Thursday, April 5, 2012

Egg Laying at the RMRP

While watching the Kestrel's twitter account (@RaptorProgram), I noticed that he's been posting about the number of eggs being laid by the educational female Common Barn Owl (she's up to four!) and realized you Humans may have some questions about egg-laying. To that end, I've created a list of egg-related questions and answers:

1. When is egg-laying season?
Female Barn Owl in her nest box
Egg-laying season is different for every bird, and a little bit different every year. This winter was warm and mild, with lots of tasty mice running around, so the Owls have been able to start breeding (and therefore laying eggs) earlier than usual. Typically, at least around Fort Collins, the Common Barn Owls lay eggs in mid-April, and the Great Horned Owls in February (although it can be as early as January). This year Barn Owls are sitting on the eggs right now, and Great Horned Owls already have chicks! In fact, a briefly orphaned Great Horned Owl chick was brought in to the RMRP two weeks ago, but was able to be returned to the nest that same day.

Male Barn Owl standing guard over his lady
2. Do captive birds lay eggs?
Yes, we will lay eggs, but only some of us, and only in the right conditions. It takes the perfect combination of conditions (food base, stress, and age key among them) for a raptor to lay eggs, even in the wild. In captivity a raptor has a steady, healthy diet, so that usually isn't a factor, but if the raptor never gets completely comfortable with being in captivity, she simply won't lay eggs. On the other hand, some birds take to egg-laying in captivity like an Owl takes to nighttime. We have numerous educational birds that lay eggs each year, and those birds often lay large clutches since they have the diet and care to support the effort.

3. What does the RMRP do with eggs laid in captivity?
Common Barn Owl eggs
According to the Humans at the RMRP, it takes a lot of work, permitting and money to breed raptors in captivity. They have decided to not follow that path for a number of reasons: they already have enough work and permits to worry about, and none of the species the RMRP cares for have at-risk populations that require captive breeding. So in order for the Humans to not break the law when the educational birds do lay eggs, they have to destroy them. What this usually means is taking the eggs from the nest and replacing them with fake eggs, or taking the eggs from the nest, making them unviable, then returning them.

Young Great Horned Owls with "mom"

Here's the great part of this process: because the parents are allowed to sit on fake eggs and stay "in the zone", they're ready to take on mom-and-dad duty when orphaned raptors are brought in to the center! When it comes down to it, we raptors are only as smart as our instincts. So if one day we wake up and there are baby birds in the nest, even though they seem a little old for new hatchlings, and gee, I never saw them actually hatch...we don't care! We're wired in one way: if it's an egg, sit on it; if it's a baby, feed it. Through this quirky process, the RMRP is able to supply orphaned raptors with real-life role models. The educational birds teach the kids how to eat (and what to eat), how to keep feathers in good condition, how to hiss and strike at Humans, etc. It works out for everyone.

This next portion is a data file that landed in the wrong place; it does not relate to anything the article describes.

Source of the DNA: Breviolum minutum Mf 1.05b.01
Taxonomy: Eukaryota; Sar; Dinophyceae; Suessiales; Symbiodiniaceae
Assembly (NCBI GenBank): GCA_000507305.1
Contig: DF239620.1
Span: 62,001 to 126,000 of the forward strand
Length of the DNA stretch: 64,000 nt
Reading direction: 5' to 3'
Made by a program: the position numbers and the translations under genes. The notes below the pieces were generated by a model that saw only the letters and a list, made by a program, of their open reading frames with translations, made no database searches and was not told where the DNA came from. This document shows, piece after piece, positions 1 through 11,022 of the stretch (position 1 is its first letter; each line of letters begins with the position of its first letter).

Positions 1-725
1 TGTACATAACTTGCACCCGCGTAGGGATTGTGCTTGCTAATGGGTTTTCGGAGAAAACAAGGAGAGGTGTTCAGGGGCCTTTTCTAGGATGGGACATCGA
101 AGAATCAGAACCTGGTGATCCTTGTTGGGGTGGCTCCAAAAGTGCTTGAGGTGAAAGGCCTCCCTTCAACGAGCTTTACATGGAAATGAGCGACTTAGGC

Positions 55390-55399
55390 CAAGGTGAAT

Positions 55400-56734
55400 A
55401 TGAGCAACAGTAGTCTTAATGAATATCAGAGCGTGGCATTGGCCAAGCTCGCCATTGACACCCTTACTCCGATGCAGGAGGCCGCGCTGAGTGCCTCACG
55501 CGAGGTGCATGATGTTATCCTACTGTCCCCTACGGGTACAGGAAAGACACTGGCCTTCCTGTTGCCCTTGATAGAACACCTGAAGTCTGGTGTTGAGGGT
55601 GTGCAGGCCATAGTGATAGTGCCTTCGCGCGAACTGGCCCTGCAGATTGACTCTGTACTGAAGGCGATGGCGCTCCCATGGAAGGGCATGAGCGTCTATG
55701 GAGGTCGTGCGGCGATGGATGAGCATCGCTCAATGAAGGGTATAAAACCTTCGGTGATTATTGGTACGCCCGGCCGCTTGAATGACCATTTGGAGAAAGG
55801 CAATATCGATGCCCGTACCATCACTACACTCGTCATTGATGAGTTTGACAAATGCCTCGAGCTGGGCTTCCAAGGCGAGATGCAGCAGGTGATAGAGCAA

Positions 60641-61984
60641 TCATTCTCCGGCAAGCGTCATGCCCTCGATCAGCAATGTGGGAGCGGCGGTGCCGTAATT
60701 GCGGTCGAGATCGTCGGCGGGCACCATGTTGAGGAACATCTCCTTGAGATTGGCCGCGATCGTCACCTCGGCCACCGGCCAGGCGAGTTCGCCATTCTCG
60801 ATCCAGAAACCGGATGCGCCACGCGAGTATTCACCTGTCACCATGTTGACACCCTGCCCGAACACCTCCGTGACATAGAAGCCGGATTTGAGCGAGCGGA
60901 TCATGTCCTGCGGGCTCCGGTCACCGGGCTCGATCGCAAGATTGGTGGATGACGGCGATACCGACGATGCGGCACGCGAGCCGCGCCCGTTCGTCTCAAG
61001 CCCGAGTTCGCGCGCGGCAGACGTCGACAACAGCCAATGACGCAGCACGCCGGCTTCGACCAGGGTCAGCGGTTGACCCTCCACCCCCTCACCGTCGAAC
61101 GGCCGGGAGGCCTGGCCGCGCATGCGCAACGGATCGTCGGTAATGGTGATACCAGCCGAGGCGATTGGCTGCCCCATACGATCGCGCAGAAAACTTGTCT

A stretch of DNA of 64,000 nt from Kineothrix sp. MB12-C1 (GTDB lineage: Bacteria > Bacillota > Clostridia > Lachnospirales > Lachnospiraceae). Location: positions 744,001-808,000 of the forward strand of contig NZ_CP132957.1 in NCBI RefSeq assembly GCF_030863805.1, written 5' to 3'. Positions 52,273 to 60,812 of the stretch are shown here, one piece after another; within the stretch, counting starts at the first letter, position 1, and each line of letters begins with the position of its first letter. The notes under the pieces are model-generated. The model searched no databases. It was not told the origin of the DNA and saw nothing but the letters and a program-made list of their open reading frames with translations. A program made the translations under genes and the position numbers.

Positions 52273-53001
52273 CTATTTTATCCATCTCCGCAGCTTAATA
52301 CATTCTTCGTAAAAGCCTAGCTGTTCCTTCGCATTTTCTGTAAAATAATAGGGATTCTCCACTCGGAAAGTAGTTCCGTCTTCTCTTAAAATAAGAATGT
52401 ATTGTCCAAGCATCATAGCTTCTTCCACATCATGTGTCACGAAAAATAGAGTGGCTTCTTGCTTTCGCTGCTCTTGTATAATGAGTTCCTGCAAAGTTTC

4. Why don't you hand over the orphaned raptors to other birds in rehabilitation, instead of giving them to educational birds?
Young Great Horned Owl reacting appropriately to a Human
 Well, not all raptors are good parents. Add to that the stressors of being new to captivity, and healing from a traumatic event...they certainly don't need to be raising babies, too. The educational birds are tried-and-true parents, and the Humans know the educational birds aren't going to kill the babies, or steal all their food. Here are some amazing numbers to prove it: the Grey Female Great Horned Owl who passed away a month ago raised ~50-75 chicks with her cage-mate during their time at the RMRP, and the pair of Common Barn Owls have raised over fifty babies between them! And don't worry: the Humans are very careful about how they interact with young birds, so all those chicks were released to the wild with a healthy level of Human-hate.

5. How many eggs do captive raptors lay?
Baby American Kestrel eating lunch
It varies from bird to bird, and from year to year. Last year the female Barn Owl laid six eggs and the female Kestrel has laid as many as 10 in one year. The female Swainson's Hawk (at the ripe age of 21) still produces ~2 eggs each year! The normal clutch size for these birds in the wild is typically 4-5 for Common Barn Owls, 4-5 for American Kestrels, and 2-3 for Swainson's Hawks. In a really bumper year for the prey base, some Barn Owls will lay a second clutch to take advantage of the conditions!


Those are all the questions I've come up with today, but if you think of any more, feel free to email me ( or simply post a comment below, and I promise I'll answer! And stay tuned for details and pictures of eggs and, eventually, baby owls.

No comments:

Post a Comment